Burning Issues

Choked Earth

CHOKED EARTH

-Shivani Thakur

The incessant rains, which hit Mumbai, followed by recently caused floods in the city; the result was loss of innocent lives and damage to property worth many crores. If poor drainage system, almost 100 years old, was responsible for it along with mismanagement by civic authorities, another major cause of floods was Mumbai’s plastic bags choking the city’s drainage system.

The Maharashtra government announced the decision to ban the use of plastic bags across the state after reviewing the situation. The state cabinet felt the need to ban the use and sale of the commodity in totality. But is ban in few states the answer to the growing menace of the plastic bags?

India generates about 5,600 tonnes of plastic waste daily. Of which 60 percent is recycled into inferior products. The rest is tossed around to choke the environment. The use of plastic is not only limited to polythene bags or poly bags but also plastic milk, oil and intravenous fluid pouches. Plastic has become a part of each household, both in form of packaging material and household equipment. Eliminating plastic bags is a desirable objective. But is this the solution when plastic has invariably seeped into our lives.

Global wisdom suggests that it is important to look at the problem in multiple ways. The plastic bags not only choke the environment but also are hazardous to human as well as animal life. The food stored in poly bags gets contaminated with toxic dyes, which are used to give color to the bags, which leak. The plastic toxicity results in drop in sperm count, genital abnormalities and breast cancer. Dioxin, a carcinogenic by-product, is passed on through breast milk to infants. Before the government passed the specification of 20 microns thickness, the use of substandard and colored poly bags was the norm. A study conducted on their side effects resulted in bringing the 20 micron barometer to use. Their blatant use has not even spared the city animals. The disposal of garbage is done in plastic bags. The street animals like stray cattle and dogs eat whole bags as they contain food. This has resulted in them developing tumors in their stomach or in a worst-case scenario death due to blocked airways.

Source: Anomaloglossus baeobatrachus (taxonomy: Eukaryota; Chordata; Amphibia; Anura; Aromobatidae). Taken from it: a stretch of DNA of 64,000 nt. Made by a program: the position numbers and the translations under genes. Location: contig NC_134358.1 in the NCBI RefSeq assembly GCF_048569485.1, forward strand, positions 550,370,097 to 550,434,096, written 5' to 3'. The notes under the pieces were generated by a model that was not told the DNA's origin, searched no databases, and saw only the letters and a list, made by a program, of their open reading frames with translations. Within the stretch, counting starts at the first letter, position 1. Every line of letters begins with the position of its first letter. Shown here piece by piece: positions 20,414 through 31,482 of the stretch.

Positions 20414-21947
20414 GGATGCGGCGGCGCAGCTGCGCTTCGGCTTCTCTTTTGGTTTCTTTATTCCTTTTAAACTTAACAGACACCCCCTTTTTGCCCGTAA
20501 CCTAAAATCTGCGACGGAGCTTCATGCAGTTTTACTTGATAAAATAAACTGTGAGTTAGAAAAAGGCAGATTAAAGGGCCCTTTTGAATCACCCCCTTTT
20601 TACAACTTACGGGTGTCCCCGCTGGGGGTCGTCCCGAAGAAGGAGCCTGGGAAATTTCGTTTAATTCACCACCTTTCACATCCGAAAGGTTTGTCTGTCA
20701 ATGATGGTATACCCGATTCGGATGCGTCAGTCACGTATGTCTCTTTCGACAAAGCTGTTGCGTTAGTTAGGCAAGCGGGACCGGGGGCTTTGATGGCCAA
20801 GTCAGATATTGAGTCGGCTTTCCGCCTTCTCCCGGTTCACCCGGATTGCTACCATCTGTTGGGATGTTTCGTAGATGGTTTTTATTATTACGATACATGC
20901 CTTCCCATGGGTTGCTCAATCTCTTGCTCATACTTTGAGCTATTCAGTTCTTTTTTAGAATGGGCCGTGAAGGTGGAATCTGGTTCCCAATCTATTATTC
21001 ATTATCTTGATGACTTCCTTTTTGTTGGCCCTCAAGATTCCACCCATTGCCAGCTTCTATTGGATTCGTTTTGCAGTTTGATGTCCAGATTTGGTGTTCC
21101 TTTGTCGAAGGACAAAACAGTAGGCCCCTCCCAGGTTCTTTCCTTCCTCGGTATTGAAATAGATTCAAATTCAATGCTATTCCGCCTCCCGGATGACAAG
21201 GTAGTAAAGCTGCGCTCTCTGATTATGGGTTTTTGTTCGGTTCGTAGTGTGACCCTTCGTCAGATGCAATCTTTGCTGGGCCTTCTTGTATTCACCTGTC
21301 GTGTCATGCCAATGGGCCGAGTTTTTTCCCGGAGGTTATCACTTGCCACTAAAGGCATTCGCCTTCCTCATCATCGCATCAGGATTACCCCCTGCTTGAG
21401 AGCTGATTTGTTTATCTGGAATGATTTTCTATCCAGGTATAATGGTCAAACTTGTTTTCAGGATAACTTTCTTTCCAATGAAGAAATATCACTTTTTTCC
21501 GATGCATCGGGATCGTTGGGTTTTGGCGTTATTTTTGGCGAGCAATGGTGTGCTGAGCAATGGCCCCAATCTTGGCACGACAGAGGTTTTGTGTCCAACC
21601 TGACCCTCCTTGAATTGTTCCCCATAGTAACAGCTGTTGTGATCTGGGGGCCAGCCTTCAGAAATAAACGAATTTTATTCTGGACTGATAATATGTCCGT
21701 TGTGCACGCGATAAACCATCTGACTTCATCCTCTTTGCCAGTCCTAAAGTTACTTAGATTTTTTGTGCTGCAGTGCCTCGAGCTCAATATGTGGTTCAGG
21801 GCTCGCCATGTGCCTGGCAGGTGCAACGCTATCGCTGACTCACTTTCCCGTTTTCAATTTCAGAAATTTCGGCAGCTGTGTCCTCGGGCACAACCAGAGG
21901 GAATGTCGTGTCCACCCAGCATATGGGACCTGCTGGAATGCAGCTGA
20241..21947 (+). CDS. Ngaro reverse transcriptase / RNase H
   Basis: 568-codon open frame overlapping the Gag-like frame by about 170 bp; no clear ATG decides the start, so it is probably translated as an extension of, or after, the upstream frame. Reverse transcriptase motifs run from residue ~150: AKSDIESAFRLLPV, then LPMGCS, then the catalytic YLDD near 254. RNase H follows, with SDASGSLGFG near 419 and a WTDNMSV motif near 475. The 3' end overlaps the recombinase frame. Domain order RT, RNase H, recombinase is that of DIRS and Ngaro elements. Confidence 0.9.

To eliminate plastic bags, we have to create multiple disincentives. A ban can only work if the implementing agencies deliver. Although states like Goa, Kerala, Karnataka, Himachal and Sikkim have effectively banned the bags, the rest of the nation still has a long way to go. In Karnataka the plastic waste is used for road construction. In Delhi bio-degradable plastic is mandatory for hospitals and hotels; but otherwise plastic bags thrive as their alternatives fail to compete. Besides, the plastic and polymer industry have manipulated emerging policy on plastics. Their contention is that waste problem is by consumers, as against the industry, who do not dump the stuff into the bins.

The allegations and counter allegations will continue, as both the producer and the consumer are too responsible. The answer lies in making the producer liable to take back the waste for recycling, although only an inferior product will result. Consumers should be offered a choice between plastic and its alternatives. Plastic like PVC that are suspected to be toxic should be phased out within a time frame. Incentives and support for alternative materials is essential. The need to establish state of art plastic down cycling plant for some type of non-toxic plastics is essential. The lesson to be learnt from Mumbai floods is not to wait for a situation to develop in each region before taking action but benefit from the Mumbai experience which is as an eye opener.

Photo courtesy-Times News Network

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NOTE: Use of shredded plastic waste acts as a strong ‘binding agent’ for tar, making asphalt to last long. The civic body in Bangalore has used plastic waste to asphalt over 300km of road so far.( example-Ring Road from Deve Gowda petrol bunk to Kanakpuraad 6.8km )

Over 140 km along 41 roads will be upgraded at a cost of Rs.140 crores under the Karnataka Municipal Reforms Project this year




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